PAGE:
Mandelson: The Real PM?
September 12, 2011
The politically notorious Peter Mandelson is known as the Prince of Darkness, and former party leader Neil Kinnock once claimed that those who called Mandelson ‘Labour’s evil genius’ were only half right. So, who is the real man beneath the Machiavellian machinations?
Filmmaker Hannah Rothschild was given access to many of the areas of Mandelson’s life from October 2009, as he shadowed the then Business Secretary and First Secretary of State through to June 2010, following Labour’s election failure. A candid portrait it might be, although it’s not entirely warts and all. There is a real sense that the subject at the heart of the film remained very much in control of the manner in which he is portrayed.
Interviews are conducted on train journeys or at the close of an exhausting, hectic day, yet it is the scenes of the infamous anti-hero at work that prove to be revealing. Following two well documented and spectacular falls from Governmental grace, this disarmingly sincere raconteur has to be admired, even if begrudgingly, for the influence and power he continued to wield in the wake of adverse publicity and temporary losses of credibility.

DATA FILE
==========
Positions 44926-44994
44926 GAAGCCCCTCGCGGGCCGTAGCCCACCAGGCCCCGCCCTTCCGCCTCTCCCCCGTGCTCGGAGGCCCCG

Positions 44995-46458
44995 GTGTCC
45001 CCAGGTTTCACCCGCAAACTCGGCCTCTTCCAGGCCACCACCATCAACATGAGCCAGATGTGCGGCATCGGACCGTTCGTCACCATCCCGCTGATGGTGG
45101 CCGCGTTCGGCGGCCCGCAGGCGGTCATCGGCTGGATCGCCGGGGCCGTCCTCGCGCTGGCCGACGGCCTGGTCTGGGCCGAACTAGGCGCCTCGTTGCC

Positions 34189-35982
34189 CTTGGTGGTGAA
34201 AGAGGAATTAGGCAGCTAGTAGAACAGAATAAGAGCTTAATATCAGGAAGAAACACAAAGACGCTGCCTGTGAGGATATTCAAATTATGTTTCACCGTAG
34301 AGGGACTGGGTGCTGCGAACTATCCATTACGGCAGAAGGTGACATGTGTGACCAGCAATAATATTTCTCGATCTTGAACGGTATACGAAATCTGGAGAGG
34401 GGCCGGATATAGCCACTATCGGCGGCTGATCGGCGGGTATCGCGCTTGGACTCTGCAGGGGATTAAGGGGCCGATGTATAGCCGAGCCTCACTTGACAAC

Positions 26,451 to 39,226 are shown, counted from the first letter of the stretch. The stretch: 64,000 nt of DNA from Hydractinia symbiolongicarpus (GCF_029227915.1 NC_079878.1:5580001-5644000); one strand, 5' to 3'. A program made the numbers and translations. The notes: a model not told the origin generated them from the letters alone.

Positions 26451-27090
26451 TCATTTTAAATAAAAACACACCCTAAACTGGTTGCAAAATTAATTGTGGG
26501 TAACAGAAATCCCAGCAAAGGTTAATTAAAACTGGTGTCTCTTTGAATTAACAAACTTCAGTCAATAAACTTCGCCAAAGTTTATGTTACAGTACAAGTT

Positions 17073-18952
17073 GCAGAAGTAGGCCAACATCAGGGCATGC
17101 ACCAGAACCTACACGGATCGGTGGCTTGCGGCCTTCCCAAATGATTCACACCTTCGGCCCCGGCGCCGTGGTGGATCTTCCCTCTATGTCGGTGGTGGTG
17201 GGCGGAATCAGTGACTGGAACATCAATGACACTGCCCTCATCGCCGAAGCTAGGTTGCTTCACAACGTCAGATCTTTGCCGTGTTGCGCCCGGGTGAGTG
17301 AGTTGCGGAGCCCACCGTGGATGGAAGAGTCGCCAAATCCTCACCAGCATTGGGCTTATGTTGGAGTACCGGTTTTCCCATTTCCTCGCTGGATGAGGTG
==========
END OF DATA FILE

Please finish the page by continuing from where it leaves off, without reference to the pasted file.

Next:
This film is especially fascinating due to the tumultuous period of political history during which it was shot. For anyone with an interest in current affairs and the power play with which the political game is won or lost, it makes for compelling viewing.
An array of extra features provide further insights into one of Labour’s most formidable Spin Doctors. They skim beneath the surface of a man who not only worked tirelessly in politics, but directly influenced the way in which modern politics evolved. These include an extended ending to the film, Peter’s thoughts on the media as an ‘occupational hazard’ and a segment of unseen footage which is simply entitled ‘Tory Bashing’.